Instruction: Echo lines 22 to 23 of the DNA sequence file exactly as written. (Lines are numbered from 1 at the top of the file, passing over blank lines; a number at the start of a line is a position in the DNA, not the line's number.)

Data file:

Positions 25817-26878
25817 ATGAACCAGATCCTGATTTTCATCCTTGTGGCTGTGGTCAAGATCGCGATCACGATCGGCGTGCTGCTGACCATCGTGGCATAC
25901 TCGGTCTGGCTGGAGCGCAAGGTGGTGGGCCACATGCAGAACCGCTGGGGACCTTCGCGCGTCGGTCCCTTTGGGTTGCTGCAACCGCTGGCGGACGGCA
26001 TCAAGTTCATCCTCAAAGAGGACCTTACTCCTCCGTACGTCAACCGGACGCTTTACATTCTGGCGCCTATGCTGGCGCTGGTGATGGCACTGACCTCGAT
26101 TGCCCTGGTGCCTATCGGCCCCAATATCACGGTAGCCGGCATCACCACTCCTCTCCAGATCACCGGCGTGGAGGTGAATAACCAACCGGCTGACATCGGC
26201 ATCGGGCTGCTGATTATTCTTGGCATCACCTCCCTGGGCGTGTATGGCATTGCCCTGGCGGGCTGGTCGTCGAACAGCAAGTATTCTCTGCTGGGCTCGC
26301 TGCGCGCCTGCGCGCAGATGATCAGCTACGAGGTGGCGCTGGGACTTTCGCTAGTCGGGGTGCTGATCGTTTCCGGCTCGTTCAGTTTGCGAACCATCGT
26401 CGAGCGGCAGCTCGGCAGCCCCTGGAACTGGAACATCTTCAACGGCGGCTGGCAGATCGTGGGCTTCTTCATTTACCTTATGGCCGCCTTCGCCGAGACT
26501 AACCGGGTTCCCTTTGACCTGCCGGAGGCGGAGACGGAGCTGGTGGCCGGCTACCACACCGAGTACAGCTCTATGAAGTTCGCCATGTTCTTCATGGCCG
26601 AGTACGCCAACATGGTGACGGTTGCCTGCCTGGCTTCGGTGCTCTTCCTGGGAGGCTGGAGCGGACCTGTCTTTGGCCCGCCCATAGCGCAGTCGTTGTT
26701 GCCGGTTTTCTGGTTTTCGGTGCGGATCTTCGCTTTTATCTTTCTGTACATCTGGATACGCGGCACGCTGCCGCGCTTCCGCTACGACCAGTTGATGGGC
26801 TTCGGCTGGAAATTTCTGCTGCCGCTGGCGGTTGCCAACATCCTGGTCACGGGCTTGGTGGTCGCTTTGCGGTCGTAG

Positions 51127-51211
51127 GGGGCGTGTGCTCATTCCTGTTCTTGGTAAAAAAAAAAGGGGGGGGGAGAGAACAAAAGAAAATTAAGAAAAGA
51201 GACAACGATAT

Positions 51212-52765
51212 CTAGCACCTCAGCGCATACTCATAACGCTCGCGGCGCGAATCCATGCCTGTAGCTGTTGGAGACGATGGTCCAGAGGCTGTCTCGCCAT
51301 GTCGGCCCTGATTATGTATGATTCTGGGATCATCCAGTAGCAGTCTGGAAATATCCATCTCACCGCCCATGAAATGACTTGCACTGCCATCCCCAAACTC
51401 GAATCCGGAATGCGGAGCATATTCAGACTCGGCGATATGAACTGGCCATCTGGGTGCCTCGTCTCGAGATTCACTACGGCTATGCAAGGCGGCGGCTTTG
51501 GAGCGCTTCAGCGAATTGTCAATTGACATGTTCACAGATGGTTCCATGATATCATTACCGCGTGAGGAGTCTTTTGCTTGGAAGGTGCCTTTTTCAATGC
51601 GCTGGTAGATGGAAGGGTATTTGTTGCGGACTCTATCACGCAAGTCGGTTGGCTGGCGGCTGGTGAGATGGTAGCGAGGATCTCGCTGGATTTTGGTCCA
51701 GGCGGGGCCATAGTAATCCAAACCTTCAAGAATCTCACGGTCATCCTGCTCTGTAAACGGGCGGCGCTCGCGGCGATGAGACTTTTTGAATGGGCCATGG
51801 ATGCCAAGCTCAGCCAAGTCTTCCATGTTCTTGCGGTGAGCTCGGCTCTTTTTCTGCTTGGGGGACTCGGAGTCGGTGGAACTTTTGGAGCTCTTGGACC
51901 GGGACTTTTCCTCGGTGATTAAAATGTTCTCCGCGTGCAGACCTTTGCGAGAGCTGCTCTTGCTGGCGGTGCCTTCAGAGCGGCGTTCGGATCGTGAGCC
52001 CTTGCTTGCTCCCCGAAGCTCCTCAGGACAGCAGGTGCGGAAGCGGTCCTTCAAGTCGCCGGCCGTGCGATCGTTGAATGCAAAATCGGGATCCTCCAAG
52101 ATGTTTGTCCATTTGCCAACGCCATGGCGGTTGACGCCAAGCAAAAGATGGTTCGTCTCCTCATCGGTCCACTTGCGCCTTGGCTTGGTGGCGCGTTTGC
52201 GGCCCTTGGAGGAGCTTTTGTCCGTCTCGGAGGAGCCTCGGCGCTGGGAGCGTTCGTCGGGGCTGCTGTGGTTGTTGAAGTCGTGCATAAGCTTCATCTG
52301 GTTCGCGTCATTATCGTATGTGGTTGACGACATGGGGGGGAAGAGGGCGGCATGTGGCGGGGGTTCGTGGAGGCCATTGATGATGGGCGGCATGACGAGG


51701 GGCGGGGCCATAGTAATCCAAACCTTCAAGAATCTCACGGTCATCCTGCTCTGTAAACGGGCGGCGCTCGCGGCGATGAGACTTTTTGAATGGGCCATGG
51801 ATGCCAAGCTCAGCCAAGTCTTCCATGTTCTTGCGGTGAGCTCGGCTCTTTTTCTGCTTGGGGGACTCGGAGTCGGTGGAACTTTTGGAGCTCTTGGACC